The venture-backed company that is creating ground-up fully autonomous electric vehicles is ready to share a bit more about its tech, strategy and plans. And who better to talk to than co-founder and CTO Jesse Levinson, the person who oversees the company’s software, artificial intelligence, computing and sensing platforms.

We’re excited to announce that Levinson will join us onstage at TC Sessions: Mobility on July 10 in San Jose. TechCrunch will discuss with Levinson the tech that is driving the company’s autonomous vehicles, recent changes at Zoox — including its new CEO Aicha Evans, challenges facing the company and its deployment plans.

Levinson is among a group of insiders who participated in early government-backed competitions aimed at pushing the development of autonomous vehicles. While completing a computer science PhD … Read the rest

June 4, 2019 Off

Aurora’s head of product is coming to TC Sessions: Mobility

By Jill T Frey

Self-driving car startup Aurora might be as buzzy as they come. The company raised more than $530 million just a few months ago in a round led by Sequoia Capital, and with “significant investment” from Amazon and T. Rowe Price Associates. We’ve learned Aurora isn’t shy about using that capital, with two acquisitions in the books.

But how, when and where will Aurora’s autonomous vehicle technology end up? Lia Theodosiou-Pisanelli, who leads product development and program management for all of Aurora’s partnerships, will join us onstage at TC Sessions: Mobility to give us the scoop.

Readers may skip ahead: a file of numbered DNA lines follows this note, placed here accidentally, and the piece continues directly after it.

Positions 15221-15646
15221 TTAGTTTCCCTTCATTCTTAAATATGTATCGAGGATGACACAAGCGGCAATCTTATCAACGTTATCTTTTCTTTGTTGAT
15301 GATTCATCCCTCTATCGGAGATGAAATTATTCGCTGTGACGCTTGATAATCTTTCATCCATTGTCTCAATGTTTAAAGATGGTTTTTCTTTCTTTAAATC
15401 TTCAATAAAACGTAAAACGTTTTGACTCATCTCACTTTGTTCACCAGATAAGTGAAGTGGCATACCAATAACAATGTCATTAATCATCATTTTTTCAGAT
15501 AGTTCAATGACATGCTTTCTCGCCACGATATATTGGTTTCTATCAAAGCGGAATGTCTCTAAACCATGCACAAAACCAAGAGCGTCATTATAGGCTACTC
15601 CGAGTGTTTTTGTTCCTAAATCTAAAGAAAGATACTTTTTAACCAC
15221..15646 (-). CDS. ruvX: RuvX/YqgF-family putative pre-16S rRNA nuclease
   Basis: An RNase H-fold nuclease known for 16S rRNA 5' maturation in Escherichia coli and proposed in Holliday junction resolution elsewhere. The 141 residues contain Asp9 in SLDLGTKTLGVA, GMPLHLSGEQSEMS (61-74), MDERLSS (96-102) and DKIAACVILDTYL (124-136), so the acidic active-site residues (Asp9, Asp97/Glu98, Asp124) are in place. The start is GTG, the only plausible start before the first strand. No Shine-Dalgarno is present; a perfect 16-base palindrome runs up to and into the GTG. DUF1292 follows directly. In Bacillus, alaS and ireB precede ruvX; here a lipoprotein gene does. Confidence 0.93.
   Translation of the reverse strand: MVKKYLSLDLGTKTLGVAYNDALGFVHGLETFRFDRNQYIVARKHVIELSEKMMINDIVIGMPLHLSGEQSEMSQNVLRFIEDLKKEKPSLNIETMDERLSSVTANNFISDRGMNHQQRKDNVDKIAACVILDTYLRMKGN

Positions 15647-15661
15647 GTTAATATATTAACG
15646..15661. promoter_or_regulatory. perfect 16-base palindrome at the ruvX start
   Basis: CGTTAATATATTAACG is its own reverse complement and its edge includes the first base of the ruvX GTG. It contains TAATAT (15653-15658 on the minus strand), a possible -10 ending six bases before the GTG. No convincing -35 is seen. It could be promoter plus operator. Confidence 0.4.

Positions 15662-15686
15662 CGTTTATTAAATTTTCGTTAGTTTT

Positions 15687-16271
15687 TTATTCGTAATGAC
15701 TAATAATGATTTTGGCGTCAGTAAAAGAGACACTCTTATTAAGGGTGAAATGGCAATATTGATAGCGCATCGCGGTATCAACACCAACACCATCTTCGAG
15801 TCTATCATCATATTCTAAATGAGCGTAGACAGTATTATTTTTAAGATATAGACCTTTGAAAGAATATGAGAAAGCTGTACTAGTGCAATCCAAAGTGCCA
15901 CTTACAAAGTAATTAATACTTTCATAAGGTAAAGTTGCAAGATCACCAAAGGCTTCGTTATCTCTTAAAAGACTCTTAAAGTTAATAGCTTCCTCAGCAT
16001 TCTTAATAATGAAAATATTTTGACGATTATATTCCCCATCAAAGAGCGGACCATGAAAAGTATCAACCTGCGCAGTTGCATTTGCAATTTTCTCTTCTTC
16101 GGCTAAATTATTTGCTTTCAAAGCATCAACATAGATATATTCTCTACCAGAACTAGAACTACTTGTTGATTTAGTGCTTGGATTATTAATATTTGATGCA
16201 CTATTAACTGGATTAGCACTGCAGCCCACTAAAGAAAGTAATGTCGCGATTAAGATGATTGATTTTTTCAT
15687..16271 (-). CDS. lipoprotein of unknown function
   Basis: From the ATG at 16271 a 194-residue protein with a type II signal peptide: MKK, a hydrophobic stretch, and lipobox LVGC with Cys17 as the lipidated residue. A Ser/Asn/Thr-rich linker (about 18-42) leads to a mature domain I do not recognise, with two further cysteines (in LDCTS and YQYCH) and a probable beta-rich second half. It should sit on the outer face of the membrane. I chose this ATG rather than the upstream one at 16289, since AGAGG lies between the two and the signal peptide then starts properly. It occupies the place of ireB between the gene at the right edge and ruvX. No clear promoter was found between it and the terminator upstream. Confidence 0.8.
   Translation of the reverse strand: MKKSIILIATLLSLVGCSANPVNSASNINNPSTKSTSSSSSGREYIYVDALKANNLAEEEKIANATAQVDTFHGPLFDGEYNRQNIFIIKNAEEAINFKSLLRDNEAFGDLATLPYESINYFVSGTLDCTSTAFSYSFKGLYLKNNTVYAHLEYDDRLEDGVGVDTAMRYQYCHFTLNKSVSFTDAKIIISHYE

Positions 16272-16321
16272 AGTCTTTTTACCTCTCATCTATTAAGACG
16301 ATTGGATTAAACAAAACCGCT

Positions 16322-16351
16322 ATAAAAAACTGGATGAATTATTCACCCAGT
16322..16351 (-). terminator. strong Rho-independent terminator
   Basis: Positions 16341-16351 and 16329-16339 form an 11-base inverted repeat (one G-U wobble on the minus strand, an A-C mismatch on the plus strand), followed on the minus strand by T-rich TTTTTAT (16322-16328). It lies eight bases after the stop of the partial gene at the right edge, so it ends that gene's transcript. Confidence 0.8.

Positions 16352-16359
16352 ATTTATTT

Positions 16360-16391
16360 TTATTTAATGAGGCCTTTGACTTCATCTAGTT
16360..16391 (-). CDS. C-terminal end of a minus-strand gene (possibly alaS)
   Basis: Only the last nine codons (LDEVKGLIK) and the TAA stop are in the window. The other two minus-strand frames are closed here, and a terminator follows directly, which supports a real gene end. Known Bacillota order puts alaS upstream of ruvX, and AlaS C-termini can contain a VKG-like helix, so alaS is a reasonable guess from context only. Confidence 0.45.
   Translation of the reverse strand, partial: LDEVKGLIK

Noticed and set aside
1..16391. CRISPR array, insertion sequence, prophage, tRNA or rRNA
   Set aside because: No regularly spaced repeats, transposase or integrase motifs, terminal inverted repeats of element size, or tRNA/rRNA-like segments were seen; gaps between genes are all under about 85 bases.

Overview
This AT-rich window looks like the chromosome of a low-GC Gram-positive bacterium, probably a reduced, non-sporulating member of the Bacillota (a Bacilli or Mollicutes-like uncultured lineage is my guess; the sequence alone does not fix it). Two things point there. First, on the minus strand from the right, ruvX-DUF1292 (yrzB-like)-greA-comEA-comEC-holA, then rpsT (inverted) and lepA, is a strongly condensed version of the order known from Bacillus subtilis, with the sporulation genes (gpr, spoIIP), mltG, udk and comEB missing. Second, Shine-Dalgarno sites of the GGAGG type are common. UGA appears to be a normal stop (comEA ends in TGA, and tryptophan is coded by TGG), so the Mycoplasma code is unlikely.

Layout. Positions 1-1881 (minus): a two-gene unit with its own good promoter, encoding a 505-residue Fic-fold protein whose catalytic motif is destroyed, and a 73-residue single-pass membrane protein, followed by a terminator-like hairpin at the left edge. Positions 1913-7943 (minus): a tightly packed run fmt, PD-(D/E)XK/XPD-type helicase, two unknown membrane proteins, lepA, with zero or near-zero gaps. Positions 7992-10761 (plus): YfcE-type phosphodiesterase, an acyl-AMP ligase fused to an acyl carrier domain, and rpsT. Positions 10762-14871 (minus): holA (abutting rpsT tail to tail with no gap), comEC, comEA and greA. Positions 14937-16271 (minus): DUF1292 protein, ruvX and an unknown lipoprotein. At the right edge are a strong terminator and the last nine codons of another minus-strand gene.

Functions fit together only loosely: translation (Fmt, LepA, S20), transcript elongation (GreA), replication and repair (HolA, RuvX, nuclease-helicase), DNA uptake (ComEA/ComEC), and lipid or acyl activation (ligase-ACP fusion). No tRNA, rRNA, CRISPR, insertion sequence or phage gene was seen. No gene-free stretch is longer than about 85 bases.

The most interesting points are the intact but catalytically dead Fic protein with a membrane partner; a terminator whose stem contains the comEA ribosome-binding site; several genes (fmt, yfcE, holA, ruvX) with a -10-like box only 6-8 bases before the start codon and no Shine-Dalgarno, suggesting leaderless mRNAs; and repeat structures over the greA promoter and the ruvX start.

Theodosiou-Pisanelli has had an up-close view of the autonomous vehicle industry. Prior to joining Aurora this spring, she was director of business development for Lyft’s self-driving technology business, Level 5.

Her background in global government relations at Square, as well as a U.S. Trade Representative at the White House, gives Theodosiou-Pisanelli insight into how … Read the rest

June 4, 2019 Off

Mercedes-Benz is expanding its luxury subscription service

By Jill T Frey

Mercedes-Benz is expanding a pilot subscription service that lets users switch between different luxury models to a third U.S. city a year after launching in Nashville and Philadelphia.

The pilot is another example of how automakers are experimenting — with mixed levels of success — with different ways to make money beyond producing and selling cars, trucks and SUVs. Cadillac, Volvo, Porsche and Audi have also launched subscription plans. Cadillac shuttered its service after a year; it’s recently announced plans to re-launch the service, but this time involving dealers more.

The luxury automaker, which is owned by Daimler, plans to bring its so-called “Mercedes-Benz Collection” to Atlanta, the same city where its U.S. headquarters are located. Clutch Technologies will continue to operate the subscription platform. That’s the same city where Porsche initially launched its subscription service.

Mercedes also plans to test a new subscription tier in Atlanta that … Read the rest

June 3, 2019 Off

Aptiv’s self-driving BMWs have made more than 50,000 rides on the Lyft app in Las Vegas

By Jill T Frey

A little more than a year ago, self-driving software company Aptiv and Lyft launched a pilot project to test a robotaxi service — with human safety drivers still behind the wheel — in Las Vegas during the week of CES.